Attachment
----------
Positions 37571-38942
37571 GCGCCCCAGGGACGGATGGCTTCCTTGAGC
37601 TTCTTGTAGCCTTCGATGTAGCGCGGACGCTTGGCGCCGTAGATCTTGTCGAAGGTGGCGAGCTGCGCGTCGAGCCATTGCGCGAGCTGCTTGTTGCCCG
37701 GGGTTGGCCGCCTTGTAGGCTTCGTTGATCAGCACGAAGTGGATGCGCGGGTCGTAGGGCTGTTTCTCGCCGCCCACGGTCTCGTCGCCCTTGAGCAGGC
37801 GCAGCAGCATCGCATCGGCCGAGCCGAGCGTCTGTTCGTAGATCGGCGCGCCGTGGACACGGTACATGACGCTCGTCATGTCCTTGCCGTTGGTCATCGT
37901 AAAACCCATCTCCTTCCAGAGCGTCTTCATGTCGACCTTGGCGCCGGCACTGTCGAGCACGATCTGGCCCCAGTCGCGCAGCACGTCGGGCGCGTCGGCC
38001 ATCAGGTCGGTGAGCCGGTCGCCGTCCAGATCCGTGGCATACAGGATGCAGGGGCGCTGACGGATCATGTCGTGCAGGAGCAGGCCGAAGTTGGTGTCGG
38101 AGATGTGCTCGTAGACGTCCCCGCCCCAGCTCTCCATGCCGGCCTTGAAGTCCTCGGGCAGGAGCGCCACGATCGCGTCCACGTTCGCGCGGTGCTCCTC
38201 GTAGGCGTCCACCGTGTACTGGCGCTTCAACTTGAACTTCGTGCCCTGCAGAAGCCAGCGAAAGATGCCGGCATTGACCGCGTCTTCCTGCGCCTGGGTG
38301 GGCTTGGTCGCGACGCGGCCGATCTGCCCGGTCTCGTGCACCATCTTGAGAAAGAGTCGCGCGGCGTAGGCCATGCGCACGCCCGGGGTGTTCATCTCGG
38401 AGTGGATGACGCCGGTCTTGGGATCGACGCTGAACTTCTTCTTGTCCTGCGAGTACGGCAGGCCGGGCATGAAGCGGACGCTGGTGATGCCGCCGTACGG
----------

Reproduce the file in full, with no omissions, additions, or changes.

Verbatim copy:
Positions 37571-38942
37571 GCGCCCCAGGGACGGATGGCTTCCTTGAGC
37601 TTCTTGTAGCCTTCGATGTAGCGCGGACGCTTGGCGCCGTAGATCTTGTCGAAGGTGGCGAGCTGCGCGTCGAGCCATTGCGCGAGCTGCTTGTTGCCCG
37701 GGGTTGGCCGCCTTGTAGGCTTCGTTGATCAGCACGAAGTGGATGCGCGGGTCGTAGGGCTGTTTCTCGCCGCCCACGGTCTCGTCGCCCTTGAGCAGGC
37801 GCAGCAGCATCGCATCGGCCGAGCCGAGCGTCTGTTCGTAGATCGGCGCGCCGTGGACACGGTACATGACGCTCGTCATGTCCTTGCCGTTGGTCATCGT
37901 AAAACCCATCTCCTTCCAGAGCGTCTTCATGTCGACCTTGGCGCCGGCACTGTCGAGCACGATCTGGCCCCAGTCGCGCAGCACGTCGGGCGCGTCGGCC
38001 ATCAGGTCGGTGAGCCGGTCGCCGTCCAGATCCGTGGCATACAGGATGCAGGGGCGCTGACGGATCATGTCGTGCAGGAGCAGGCCGAAGTTGGTGTCGG
38101 AGATGTGCTCGTAGACGTCCCCGCCCCAGCTCTCCATGCCGGCCTTGAAGTCCTCGGGCAGGAGCGCCACGATCGCGTCCACGTTCGCGCGGTGCTCCTC
38201 GTAGGCGTCCACCGTGTACTGGCGCTTCAACTTGAACTTCGTGCCCTGCAGAAGCCAGCGAAAGATGCCGGCATTGACCGCGTCTTCCTGCGCCTGGGTG
38301 GGCTTGGTCGCGACGCGGCCGATCTGCCCGGTCTCGTGCACCATCTTGAGAAAGAGTCGCGCGGCGTAGGCCATGCGCACGCCCGGGGTGTTCATCTCGG
38401 AGTGGATGACGCCGGTCTTGGGATCGACGCTGAACTTCTTCTTGTCCTGCGAGTACGGCAGGCCGGGCATGAAGCGGACGCTGGTGATGCCGCCGTACGG